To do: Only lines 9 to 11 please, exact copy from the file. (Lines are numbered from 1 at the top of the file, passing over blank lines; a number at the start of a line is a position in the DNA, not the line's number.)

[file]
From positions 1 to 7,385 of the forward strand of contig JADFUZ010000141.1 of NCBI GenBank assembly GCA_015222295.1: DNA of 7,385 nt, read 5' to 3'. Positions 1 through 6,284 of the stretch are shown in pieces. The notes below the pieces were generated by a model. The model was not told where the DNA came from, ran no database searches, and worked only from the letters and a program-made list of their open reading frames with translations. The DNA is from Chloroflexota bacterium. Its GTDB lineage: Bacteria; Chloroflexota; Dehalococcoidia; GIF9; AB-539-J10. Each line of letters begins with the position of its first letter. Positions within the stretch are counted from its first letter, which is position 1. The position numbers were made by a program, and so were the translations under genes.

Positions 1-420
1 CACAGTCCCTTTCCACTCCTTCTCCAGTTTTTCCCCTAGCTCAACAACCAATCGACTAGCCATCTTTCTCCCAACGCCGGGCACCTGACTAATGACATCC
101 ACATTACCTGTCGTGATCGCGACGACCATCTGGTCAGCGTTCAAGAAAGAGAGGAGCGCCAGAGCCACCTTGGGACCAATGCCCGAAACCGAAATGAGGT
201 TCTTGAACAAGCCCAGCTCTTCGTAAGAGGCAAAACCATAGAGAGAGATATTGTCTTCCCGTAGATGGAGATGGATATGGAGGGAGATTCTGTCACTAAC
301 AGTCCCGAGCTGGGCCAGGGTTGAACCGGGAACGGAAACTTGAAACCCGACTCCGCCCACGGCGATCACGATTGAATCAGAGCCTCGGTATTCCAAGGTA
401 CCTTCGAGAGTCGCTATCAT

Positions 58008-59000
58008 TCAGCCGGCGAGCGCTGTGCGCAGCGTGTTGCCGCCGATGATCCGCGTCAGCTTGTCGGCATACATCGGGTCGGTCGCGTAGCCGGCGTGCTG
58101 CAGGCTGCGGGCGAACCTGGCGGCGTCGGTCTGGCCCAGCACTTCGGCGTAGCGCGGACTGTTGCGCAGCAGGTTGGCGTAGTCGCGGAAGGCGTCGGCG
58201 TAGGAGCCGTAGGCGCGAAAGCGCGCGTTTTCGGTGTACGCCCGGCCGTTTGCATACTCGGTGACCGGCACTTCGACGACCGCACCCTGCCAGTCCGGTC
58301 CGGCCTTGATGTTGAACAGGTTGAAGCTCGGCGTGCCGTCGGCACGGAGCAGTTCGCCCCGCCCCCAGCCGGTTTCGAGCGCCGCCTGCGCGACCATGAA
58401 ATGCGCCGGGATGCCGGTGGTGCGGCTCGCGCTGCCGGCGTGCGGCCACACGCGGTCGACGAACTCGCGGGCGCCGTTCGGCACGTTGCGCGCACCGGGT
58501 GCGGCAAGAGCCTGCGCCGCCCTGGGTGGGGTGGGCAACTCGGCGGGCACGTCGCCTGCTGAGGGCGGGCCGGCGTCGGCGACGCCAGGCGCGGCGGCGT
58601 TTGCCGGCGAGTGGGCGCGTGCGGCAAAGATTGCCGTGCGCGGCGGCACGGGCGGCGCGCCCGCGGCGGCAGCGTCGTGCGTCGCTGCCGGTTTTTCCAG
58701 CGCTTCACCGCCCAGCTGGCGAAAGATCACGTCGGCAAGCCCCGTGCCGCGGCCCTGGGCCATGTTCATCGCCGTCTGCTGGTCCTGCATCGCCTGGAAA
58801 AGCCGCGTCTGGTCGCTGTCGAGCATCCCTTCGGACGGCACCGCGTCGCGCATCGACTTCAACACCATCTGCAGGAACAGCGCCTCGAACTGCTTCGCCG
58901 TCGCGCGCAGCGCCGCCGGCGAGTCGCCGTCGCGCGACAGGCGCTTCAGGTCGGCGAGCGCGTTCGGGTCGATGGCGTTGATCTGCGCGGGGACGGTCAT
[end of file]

58008 TCAGCCGGCGAGCGCTGTGCGCAGCGTGTTGCCGCCGATGATCCGCGTCAGCTTGTCGGCATACATCGGGTCGGTCGCGTAGCCGGCGTGCTG
58101 CAGGCTGCGGGCGAACCTGGCGGCGTCGGTCTGGCCCAGCACTTCGGCGTAGCGCGGACTGTTGCGCAGCAGGTTGGCGTAGTCGCGGAAGGCGTCGGCG
58201 TAGGAGCCGTAGGCGCGAAAGCGCGCGTTTTCGGTGTACGCCCGGCCGTTTGCATACTCGGTGACCGGCACTTCGACGACCGCACCCTGCCAGTCCGGTC